Many, if not most, law enforcement officers retire at a relatively young age. Some are fortunate enough to have padded their pensions and squirrelled away vast sums of money over the years to lead a life of leisure in retirement and not work. Others, prior to becoming an officer had or have developed a skill through the years, and move on to be plumbers, electricians, contractors, realtors, lawyers, doctors and everything else you might imagine. These officers are few and far between. If you don’t fall into either of these groups, what are some options for employment going forward?
Full time employment is a consideration for many. Retired LEO’s take full time jobs in a vast number of different industries. They want to leave “the job” completely behind and head off in a different direction. Retired LEO’s who take a natural path toward employment into a law enforcement related field might take a job with the federal government or even a different local municipality. The security and investigations industry collects a vast sum of retired officers, especially detectives. Federal and local government jobs often offer another pension to collect when you are finally ready to call it quits.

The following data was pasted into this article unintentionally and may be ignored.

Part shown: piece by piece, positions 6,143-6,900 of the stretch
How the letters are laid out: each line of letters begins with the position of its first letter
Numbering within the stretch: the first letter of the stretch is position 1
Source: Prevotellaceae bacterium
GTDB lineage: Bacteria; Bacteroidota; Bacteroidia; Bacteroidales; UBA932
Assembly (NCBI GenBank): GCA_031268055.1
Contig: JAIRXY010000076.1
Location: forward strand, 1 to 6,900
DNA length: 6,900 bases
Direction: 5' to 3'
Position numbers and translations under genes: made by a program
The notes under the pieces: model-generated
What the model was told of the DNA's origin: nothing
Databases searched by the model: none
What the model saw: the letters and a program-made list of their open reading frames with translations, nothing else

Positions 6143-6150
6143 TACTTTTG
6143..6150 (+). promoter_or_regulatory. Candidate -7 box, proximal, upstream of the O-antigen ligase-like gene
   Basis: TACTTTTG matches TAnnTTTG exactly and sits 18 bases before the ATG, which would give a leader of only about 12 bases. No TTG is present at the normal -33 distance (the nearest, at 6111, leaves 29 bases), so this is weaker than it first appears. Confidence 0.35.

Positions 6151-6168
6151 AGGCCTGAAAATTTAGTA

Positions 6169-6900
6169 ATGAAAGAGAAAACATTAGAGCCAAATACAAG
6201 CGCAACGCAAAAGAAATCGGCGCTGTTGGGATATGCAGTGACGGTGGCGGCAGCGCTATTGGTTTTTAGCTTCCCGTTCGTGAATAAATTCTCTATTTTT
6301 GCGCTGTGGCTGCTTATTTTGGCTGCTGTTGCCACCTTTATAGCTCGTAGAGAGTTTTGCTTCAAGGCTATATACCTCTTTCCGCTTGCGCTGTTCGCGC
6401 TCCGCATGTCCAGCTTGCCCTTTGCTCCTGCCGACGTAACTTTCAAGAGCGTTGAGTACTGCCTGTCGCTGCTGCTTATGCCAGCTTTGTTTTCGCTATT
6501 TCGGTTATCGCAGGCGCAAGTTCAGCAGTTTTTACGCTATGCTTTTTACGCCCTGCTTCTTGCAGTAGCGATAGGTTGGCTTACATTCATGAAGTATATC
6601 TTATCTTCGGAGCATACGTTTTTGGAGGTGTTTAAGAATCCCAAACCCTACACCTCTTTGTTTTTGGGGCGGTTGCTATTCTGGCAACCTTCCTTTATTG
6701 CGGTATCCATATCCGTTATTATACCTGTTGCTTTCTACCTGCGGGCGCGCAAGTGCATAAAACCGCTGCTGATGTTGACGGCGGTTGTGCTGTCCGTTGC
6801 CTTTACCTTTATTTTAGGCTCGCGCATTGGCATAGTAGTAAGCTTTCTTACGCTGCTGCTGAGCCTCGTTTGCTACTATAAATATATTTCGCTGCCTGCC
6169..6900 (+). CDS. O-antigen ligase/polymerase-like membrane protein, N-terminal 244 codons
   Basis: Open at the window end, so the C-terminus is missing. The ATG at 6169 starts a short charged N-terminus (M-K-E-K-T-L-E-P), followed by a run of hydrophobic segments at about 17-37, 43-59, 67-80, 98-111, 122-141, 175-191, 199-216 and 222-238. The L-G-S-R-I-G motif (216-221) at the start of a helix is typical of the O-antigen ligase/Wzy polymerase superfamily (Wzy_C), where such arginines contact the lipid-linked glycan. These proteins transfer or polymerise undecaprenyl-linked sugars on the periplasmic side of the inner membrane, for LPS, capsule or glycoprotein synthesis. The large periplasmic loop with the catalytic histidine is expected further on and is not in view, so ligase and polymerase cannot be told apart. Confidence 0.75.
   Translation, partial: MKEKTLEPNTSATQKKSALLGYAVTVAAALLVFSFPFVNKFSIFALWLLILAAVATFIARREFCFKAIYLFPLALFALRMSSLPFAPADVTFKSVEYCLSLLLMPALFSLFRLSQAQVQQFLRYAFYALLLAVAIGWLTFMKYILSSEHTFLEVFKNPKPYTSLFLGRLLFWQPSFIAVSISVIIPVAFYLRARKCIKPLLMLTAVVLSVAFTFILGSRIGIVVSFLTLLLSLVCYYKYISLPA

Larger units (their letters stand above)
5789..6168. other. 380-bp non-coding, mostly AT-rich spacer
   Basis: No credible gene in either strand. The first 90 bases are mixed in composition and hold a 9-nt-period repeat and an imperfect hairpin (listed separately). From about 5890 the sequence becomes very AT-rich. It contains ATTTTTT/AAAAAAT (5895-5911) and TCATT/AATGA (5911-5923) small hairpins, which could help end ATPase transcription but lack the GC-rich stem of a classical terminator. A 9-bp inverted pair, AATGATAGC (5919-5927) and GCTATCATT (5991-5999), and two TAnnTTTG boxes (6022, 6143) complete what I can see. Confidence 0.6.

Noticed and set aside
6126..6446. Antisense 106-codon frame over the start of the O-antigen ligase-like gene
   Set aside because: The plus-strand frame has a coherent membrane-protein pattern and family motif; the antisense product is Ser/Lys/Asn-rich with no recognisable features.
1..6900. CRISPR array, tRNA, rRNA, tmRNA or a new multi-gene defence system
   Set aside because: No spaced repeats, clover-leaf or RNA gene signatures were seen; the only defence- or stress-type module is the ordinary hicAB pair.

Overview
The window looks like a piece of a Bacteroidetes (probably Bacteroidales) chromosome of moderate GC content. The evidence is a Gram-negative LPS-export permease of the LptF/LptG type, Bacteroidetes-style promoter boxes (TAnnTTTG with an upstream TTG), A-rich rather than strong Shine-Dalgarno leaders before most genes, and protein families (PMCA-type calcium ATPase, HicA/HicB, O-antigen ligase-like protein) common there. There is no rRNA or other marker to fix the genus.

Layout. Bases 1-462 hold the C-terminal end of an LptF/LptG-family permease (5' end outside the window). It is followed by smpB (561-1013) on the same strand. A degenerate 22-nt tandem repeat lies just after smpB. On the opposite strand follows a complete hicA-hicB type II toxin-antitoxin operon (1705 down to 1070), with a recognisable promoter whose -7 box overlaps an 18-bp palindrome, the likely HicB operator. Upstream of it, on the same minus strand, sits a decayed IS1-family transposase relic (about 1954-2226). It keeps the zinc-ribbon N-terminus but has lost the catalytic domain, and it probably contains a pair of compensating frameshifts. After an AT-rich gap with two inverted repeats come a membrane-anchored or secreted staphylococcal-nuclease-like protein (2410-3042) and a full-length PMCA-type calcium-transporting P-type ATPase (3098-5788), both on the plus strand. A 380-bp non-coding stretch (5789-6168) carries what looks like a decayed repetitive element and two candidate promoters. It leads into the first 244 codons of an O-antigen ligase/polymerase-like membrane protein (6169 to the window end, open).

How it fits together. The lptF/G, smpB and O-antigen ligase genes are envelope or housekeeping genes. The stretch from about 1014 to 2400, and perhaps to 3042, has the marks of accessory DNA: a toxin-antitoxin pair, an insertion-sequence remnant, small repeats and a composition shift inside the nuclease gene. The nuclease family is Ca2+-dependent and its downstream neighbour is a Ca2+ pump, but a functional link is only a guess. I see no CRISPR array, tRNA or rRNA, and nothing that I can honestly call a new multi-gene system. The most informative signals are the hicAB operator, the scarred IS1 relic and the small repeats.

Part-time employment appeals most to retired officers. Saved some money, have a nice pension, want to work maybe 2 days a week and go fishing or play golf the rest. There are some officers that find a part-time security/bodyguard/driving gig on their own. The pay is good, the terms may be better and they’re happy. The rest hook up with local security companies to fill slots and satisfy that company’s contracts.
In New York, if you’re a retired officer and doing security work, you will need a NYS Armed Guard License. You can click here and read about the requirements and click here for the application. It takes approximately six weeks to obtain one. If you want to hit the ground running, you can apply for and receive a NYS Armed Guard License well before you retire so you’ll be prepared to start working right away. It is also worth while to get the HR218 certification if your job is taking you across state lines while working as an armed guard. Make yourself aware of your states laws and requirements regarding security employment.